You can get prescription drugs elsewhere in the EU for a fraction of the price we pay in Ireland. You wouldn’t have to be a conspiracy theorist to deduce that there is something seriously wrong.
On the face of it, it all seems so simple. Elsewhere in the European Union you can get prescription drugs for a fraction of the price charged in Ireland. Why can we not avail of the pills being manufactured in China at a penny a bucket?
Incompetent traditional practice, significant measures of self-interest and bureaucratic inertia, all play their part. But the actual explanation is so filthily complicated and the solution so devilishly hard to achieve that you would pity the poor fool that tries to unravel this particular Gordian knot.
Take any one of the generic pills that can be prescribed quite safely in place of the more expensive original “branded” products and ask yourself what are the blocks stopping it from getting from China or India into your mitt.
The first has to be our GPs. They operate in the time-honoured habit of prescribing the brand name that they know best, probably since the product first came on to the market. So when a cheaper generic enters the market, its manufacturers would have to significantly re-educate our friendly local physicians. In a market as small as Ireland, many producers find it’s not worth the effort.
The pharmacies sell pretty much the majority of their medicines to medical card patients at a loss. But they put a 50% mark-up on those that they sell to private patients. Which is more attractive? A 50% mark up on a product that costs €20 or a 50% mark up on one that cost €2. You do the maths.
Add to this inbuilt incentive to stock and sell the most expensive product the sweeteners that the existing manufacturers offer the pharmacists. In the RTÉ Radio Investigative Unit we have seen the freebies one major chain of chemists gets from a manufacturer. Literally every single product on the invoice came with a “buy 100 get 100 free” deal. There is little or no chance that any new player will be able to muscle in and break up a deal like that.
The greatest piece of lunacy is the difference in price between original “branded” products and their generics. In short there isn’t one.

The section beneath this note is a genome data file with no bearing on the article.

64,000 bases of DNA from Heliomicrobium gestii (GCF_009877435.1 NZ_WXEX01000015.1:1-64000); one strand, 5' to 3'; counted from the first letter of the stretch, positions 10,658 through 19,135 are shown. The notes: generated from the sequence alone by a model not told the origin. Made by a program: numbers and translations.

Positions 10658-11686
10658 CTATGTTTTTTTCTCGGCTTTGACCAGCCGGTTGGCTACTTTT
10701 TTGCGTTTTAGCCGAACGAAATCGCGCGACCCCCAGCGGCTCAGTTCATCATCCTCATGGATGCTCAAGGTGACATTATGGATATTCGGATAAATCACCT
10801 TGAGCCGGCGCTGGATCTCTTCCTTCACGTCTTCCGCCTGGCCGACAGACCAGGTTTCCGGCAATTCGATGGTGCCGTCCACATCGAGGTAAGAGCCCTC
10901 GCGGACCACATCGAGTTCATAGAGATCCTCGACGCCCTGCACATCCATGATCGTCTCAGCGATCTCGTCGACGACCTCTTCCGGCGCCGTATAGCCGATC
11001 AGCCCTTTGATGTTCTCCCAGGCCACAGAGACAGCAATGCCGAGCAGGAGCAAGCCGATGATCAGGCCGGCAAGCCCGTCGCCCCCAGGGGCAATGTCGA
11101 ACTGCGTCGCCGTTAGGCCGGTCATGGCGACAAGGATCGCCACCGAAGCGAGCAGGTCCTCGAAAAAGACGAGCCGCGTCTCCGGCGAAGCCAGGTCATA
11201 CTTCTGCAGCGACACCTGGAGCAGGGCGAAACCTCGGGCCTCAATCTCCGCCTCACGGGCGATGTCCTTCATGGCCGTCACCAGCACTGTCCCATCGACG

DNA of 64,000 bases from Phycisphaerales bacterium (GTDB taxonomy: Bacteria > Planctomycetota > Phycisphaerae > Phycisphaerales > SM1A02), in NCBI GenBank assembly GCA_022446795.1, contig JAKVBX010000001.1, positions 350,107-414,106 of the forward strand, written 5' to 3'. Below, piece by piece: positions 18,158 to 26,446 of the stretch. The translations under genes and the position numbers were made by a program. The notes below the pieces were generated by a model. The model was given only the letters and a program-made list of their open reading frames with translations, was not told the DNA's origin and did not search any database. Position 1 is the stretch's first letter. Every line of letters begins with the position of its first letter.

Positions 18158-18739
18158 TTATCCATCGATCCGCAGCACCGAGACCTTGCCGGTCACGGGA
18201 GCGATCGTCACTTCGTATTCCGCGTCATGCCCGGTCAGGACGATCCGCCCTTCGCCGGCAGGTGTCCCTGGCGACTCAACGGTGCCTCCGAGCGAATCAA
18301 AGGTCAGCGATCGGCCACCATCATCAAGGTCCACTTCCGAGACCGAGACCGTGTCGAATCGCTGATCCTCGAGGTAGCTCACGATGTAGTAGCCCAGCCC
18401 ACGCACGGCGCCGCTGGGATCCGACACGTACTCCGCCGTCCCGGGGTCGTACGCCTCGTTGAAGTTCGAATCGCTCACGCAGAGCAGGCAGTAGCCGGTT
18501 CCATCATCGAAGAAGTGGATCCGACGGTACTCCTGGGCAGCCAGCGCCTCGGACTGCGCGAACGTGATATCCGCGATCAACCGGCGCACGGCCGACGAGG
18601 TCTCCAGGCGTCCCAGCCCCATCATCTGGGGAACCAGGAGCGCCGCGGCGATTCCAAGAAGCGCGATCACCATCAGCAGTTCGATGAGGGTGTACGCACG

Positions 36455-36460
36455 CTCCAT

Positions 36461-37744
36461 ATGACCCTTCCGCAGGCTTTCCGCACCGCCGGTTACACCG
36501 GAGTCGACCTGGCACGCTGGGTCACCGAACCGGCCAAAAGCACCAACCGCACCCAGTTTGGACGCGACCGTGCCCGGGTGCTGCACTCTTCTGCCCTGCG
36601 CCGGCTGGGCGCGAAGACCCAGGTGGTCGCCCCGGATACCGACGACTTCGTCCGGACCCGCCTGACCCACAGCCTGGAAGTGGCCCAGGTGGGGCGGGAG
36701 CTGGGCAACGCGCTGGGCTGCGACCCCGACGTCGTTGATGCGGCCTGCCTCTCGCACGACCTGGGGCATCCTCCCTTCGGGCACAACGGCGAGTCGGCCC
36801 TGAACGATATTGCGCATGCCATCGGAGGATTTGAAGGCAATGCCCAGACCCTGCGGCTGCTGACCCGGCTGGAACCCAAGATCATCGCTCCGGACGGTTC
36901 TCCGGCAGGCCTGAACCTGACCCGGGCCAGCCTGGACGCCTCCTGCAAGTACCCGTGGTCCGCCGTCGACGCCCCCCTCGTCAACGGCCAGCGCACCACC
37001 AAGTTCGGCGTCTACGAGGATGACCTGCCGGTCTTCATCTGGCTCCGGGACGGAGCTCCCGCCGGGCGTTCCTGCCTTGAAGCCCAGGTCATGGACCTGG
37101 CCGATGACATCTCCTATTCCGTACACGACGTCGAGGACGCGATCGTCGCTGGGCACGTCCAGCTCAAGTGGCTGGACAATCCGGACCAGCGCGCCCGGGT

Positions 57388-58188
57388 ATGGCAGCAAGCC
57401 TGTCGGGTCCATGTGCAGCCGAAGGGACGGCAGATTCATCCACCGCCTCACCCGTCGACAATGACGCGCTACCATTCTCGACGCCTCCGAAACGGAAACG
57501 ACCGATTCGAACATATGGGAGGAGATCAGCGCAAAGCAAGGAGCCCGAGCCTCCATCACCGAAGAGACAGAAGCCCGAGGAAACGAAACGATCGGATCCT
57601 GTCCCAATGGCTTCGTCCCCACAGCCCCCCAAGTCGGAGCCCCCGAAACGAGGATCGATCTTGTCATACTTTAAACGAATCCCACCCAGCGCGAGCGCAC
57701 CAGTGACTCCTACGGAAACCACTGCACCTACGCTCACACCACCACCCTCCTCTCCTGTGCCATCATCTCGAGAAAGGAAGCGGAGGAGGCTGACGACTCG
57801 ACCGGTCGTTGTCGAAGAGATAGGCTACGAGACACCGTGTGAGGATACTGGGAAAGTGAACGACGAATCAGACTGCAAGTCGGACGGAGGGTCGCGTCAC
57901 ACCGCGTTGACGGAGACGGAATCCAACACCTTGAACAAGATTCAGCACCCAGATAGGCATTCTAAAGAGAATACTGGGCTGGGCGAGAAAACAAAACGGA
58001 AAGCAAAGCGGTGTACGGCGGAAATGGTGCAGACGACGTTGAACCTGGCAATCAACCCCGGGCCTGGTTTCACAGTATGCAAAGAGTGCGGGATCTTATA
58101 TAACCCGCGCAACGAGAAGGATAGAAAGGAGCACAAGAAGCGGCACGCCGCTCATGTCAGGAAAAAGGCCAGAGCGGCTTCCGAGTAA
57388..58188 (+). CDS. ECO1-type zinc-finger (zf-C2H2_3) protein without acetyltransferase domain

An original branded product is one where the manufacturer has actually invented the product. They have spent years in R&D, getting FDA clearance, pursuing their research down many blind avenues, paying expensive biochemists and so on. For the sake of investment in future research, they deserve to get paid top dollar for their product.
Not so the generics manufacturers. Once the patent runs out on these original branded products, anybody can come along and copy these drugs. Their sole raison d’etre is to pile ‘em high and sell ‘em cheap. And that is what happens elsewhere in the world. But in Ireland the Generics manufacturers are taking the mickey.
Take the most frequently prescribed drug in the country, Lipostat – the cholesterol reducing medication. It was originally Bristol Meyers Squibb’s drug but it is off patent now, so a whole host of companies are manufacturing generics. Bristol Meyers Squibb sells its product Lipostat at a price that works out at €1.55 a pill. Ergha Healthcare sells their generic – Bystat – at €1.55 a pill. Pravat is €1.53. Cholstat is €1.47.
The same is true of other drugs. Take Prozac, the anti-depressant. A pack of 30 made by Eli Lilly, who held the patent until recently enough, will set you back €21.75. Affex and Gerozac – two other generics which do exactly the same thing – are just one cent cheaper at €21.74. To put it as politely as I can (ie. to avoid incurring the wrath of an army of “Big Pharma” lawyers), wherever you see such price similarities you have to get a bit suspicious that the market is not working like it should.
And then at the end of this chain there’s us. We, the general public, play a part in this great rip-off too. The government very generously, but perhaps idiotically, offers to pick up our medications bill if it goes over €85 in any month. Competition in any market has to be stimulated by the consumer shopping around. That’s hardly likely to happen if we can never spend more than €85, no matter how much we buy.
But of course we do pay. The Drug Payment Scheme, the General Medical Scheme, all of them are picked up by us. The medicines bill to the taxpayer last year was €1.8billion. So in short, blame yourself, blame your GP, blame your chemist, blame “Big Pharma”, and blame the government for pushing for reform, but perhaps not pushing too hard in an election year.
Philip Boucher-Hayes is the RTÉ Radio Investigative Unit reporter.